© 2012 – Routledge
192 pages | 12 B/W Illus.
Gossip is a complex and ubiquitous phenomenon, widely found and variously practiced. Gossip and Organizations provides the reader with an analysis of gossip and informal knowledge across different national, organizational and cultural contexts, drawing upon empirical findings and the author's experiences of researching gossip in nursing and healthcare organizations and higher educational institutions. Kathryn Waddington aims to dispel once and for all the myth that women gossip and men have conversations, shattering the illusion that gossip at work is trivial talk.
This book challenges the assumption that gossip is a problem that should be discouraged. While there is undoubtedly a dark side to gossip, Kathryn Waddington argues that paying closer attention to gossip as organizational communication and knowledge enables exploration of other ways of seeing, interpreting and understanding organizations. Gossip is not merely an impediment of organizing, it is a form of organizing which shapes perceptions and actions, and can forewarn managers of future failure in organizational systems.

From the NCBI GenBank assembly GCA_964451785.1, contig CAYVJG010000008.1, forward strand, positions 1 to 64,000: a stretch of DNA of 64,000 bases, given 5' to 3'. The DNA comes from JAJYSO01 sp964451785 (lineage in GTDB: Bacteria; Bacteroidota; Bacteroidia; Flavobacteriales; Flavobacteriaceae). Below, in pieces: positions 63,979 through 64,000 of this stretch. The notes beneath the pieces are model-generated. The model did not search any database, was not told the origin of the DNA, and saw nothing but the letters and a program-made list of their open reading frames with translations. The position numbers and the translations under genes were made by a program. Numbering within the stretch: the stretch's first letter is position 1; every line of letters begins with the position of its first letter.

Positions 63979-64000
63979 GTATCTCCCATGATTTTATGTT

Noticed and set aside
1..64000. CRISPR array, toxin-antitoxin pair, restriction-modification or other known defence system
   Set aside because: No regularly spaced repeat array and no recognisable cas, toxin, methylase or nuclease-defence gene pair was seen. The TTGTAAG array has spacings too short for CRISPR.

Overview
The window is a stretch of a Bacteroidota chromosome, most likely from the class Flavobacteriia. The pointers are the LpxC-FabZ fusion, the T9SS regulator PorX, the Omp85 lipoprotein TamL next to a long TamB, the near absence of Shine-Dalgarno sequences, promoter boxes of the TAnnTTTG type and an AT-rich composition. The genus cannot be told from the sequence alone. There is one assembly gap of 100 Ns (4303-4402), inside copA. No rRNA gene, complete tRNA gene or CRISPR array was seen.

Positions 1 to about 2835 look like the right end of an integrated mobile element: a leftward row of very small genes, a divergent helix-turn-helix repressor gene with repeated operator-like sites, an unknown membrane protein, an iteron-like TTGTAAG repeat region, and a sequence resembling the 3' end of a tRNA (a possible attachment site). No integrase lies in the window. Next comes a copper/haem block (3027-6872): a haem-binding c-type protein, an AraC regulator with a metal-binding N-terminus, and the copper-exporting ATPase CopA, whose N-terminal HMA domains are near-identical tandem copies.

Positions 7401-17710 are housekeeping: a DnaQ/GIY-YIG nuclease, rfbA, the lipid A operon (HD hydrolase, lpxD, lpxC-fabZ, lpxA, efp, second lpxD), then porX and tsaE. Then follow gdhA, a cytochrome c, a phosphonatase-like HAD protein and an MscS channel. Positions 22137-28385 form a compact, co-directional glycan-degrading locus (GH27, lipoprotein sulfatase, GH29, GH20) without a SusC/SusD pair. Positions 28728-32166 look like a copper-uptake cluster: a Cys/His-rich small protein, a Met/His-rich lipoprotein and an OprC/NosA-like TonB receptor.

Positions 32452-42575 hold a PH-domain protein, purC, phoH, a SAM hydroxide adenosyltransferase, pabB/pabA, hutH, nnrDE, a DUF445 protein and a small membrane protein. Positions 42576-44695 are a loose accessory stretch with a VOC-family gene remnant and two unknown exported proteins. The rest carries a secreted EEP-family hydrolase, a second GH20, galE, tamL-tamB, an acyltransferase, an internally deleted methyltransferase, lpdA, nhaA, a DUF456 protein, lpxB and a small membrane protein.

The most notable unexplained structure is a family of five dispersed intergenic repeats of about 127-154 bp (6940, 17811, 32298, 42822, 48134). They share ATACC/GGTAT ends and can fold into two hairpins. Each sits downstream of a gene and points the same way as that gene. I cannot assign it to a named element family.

The complexity of gossip is such that a of range inter-disciplinary explanations is necessary in order to account for this form of communication and knowledge across multiple levels and spaces in and around organizations. Waddington provides a new evidence-based framework incorporating ethics, emotion, identity, sensemaking and power as a guide future research, theorizing and critical reflective and reflexive practice in the field of organizational gossip.
"This is an exciting and innovative book that makes a valuable contribution to our understanding of gossip in organizations." Andrew Brown (University of Bath, UK)
1. Introduction 2. Organizing Gossip 3. Gossip and Ethics 4. Gossip and Emotion 5. Gossip and Identity 6. The Politics of Gossip 7. Sensemaking and the Management of Gossip 8. Future Directions. Appendix A. Appendix B. Notes. Bibliography. Index
Management, Organizations and Society represents innovative work grounded in new realities; addressing issues crucial to an understanding of the contemporary world. This is the world of organized societies, where boundaries between formal and informal, public and private, local and global organizations have been displaced or vanished along with other nineteenth century dichotomies and oppositions. Management, apart from becoming a specialised profession for a growing number of people, is an everyday activity for most members of modern societies. Management, Organizations and Society will address these contemporary dynamics of transformation in a manner that transcends disciplinary boundaries, with work which will appeal to researchers, students and practitioners alike.